Artist collective Slavs and Tatars present Molla Nasreddin: The Magazine that Would’ve, Could’ve, Should’ve, a new book examining the history of that legendary Azeribaijani periodical, arguably the most important Muslim satirical political magazine of the 20th century. For the book’s UK launch, Slavs and Tatars will present Molla Nasreddin: Embrace Your Antithesis, including: a discussion of the book’s historical context; a case study of the complex Caucasus region; and an exploration of the issue of self-censorship, then and now. Guests will be offered their choice of red or white tea, alluding to Communism and Islam, the two major geopolitical narratives between which Molla Nasreddin — and Slavs and Tatars — navigate.

Saturday, August 13
Michael C. Vazquez : The Periodical Cold War: Tales from the Bidoun Library
Sackler Centre of Arts Education, 3pm

In the 1960s, an array of state-sponsored international magazines fought pitched battles — against imperialism or communism and/or their own governments — across the entire length of the first, second, and third worlds. Bidoun Senior Editor and librarian Michael C. Vazquez presents an illustrated lecture on pivotal moments in periodical diplomacy, with especial focus on Transition (Kampala, Uganda), Tricontinental (Havana, Cuba), and Lotus: Afro-Asian Writing (Cairo / Beirut / Tunis).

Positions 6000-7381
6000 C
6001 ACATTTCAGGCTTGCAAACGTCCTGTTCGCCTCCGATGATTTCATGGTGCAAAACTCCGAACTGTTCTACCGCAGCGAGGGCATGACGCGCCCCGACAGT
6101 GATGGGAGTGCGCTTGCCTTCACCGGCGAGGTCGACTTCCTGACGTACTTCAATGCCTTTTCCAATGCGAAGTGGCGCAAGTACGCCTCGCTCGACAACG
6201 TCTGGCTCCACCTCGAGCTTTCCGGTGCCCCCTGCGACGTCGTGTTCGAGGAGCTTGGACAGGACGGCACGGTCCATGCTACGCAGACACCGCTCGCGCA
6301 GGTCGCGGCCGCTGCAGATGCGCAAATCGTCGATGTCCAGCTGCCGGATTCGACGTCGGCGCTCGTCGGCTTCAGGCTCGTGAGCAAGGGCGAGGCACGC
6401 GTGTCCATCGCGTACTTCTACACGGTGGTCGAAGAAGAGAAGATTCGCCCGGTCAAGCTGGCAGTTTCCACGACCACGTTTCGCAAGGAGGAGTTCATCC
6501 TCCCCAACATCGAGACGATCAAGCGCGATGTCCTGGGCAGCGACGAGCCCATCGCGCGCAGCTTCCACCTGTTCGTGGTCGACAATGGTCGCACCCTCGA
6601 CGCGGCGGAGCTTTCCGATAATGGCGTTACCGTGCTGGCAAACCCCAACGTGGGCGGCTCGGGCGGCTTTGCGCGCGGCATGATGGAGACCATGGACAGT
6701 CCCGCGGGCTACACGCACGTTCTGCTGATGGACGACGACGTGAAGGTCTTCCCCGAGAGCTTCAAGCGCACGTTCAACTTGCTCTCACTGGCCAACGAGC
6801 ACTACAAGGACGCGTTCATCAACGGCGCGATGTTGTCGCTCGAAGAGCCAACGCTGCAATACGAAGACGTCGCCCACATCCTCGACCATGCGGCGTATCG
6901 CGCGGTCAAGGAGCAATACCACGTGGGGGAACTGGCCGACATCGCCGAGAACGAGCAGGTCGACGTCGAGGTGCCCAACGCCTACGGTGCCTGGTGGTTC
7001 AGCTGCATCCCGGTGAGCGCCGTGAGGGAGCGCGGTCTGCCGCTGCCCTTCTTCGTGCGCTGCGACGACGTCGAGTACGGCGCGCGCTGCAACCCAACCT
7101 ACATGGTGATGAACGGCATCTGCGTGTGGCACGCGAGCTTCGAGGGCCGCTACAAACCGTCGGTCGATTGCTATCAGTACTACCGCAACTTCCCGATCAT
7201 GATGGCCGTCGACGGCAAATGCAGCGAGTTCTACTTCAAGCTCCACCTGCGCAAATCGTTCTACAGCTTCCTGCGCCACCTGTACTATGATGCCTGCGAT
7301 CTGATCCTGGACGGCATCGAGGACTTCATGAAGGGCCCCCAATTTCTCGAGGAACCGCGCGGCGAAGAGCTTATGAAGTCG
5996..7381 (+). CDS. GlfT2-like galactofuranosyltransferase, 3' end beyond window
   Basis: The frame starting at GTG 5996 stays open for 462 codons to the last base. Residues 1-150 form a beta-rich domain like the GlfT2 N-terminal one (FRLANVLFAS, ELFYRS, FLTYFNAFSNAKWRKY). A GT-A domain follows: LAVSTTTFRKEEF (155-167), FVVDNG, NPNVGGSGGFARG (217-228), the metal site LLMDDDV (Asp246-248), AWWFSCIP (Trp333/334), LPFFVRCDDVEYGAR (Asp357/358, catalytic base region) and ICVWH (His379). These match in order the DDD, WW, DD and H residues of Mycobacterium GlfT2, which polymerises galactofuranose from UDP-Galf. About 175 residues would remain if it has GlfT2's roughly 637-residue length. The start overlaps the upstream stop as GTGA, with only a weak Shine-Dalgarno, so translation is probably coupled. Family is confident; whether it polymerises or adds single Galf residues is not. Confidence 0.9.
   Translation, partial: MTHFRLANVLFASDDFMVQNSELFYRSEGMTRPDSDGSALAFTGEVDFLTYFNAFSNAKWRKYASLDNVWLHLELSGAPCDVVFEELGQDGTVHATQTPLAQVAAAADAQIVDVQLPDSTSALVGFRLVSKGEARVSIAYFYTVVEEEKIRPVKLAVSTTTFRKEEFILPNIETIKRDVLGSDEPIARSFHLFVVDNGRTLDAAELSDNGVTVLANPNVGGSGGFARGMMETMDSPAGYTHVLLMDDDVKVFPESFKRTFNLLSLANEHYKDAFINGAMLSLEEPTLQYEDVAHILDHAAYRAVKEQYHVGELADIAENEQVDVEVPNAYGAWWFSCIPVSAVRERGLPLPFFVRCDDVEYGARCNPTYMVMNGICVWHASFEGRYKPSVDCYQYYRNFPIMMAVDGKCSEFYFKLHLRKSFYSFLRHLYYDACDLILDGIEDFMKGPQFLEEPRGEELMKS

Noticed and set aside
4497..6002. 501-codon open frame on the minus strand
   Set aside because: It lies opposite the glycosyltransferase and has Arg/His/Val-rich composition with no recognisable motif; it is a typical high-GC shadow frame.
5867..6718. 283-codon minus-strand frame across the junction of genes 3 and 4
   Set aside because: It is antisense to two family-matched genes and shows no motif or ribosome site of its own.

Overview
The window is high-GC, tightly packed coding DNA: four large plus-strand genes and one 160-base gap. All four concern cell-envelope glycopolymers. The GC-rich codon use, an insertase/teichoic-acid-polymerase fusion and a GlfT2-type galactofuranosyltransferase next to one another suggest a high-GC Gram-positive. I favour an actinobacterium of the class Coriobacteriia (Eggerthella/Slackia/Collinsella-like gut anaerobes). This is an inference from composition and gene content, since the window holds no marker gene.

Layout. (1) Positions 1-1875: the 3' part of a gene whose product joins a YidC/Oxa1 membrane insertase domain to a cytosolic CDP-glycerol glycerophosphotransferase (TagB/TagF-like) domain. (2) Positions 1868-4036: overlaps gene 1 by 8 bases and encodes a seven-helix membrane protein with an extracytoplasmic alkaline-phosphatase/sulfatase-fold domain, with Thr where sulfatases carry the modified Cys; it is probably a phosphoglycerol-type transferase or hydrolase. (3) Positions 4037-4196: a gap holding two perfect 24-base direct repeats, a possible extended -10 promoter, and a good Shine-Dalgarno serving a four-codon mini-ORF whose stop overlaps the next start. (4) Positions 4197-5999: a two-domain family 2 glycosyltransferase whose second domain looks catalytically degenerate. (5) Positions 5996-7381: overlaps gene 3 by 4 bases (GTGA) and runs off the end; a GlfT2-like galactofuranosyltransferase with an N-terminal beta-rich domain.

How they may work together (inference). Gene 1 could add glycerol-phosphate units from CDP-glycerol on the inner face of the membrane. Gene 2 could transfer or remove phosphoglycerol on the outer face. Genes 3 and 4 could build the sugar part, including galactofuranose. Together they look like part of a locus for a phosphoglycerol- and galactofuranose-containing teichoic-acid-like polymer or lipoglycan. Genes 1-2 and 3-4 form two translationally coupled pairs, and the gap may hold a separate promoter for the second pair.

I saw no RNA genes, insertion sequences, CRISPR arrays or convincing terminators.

Saturday, August 20
Ahdaf Soueif
Sackler Centre of Arts Education, 3pm

Based in London and Cairo, Ahdaf Soueif is a critic, activist, translator, and novelist whose works include In the Eye of the Sun, Mezzaterra: Fragments from the Common Ground and The Map of Love. Winner of the 2010 Mahmoud Darwish Award for her work on Palestine, Soueif comes from a family of activists and writers who have been some of the key protagonists of the Egyptian revolution. In this seminar on writing and the revolution, Soueif will be discussing her work and sharing her experiences of activism and authorship over the past two decades.

Saturday, August 27
UK Libraries: Struggles for the Knowledge Commons
Sackler Centre of Arts Education, 3pm

A panel of leading activists reflect on the current struggles around the closing of public libraries in the UK.

Saturday, September 3
Sonallah Ibrahim
Sackler Centre of Arts Education, 3pm

In 2003, Sonallah Ibrahim — the author of Zaat, Stealth, The Smell of It, and The Committee, among other books — publicly refused a prestigious literary award given to him by the Egyptian ministry of culture. It was only the latest inspiring outrage from this novelist and writer, who’d been imprisoned for five years under the Nasser regime for his leftist politics. Ibrahim remains an outspoken critic and force of legend in Egypt.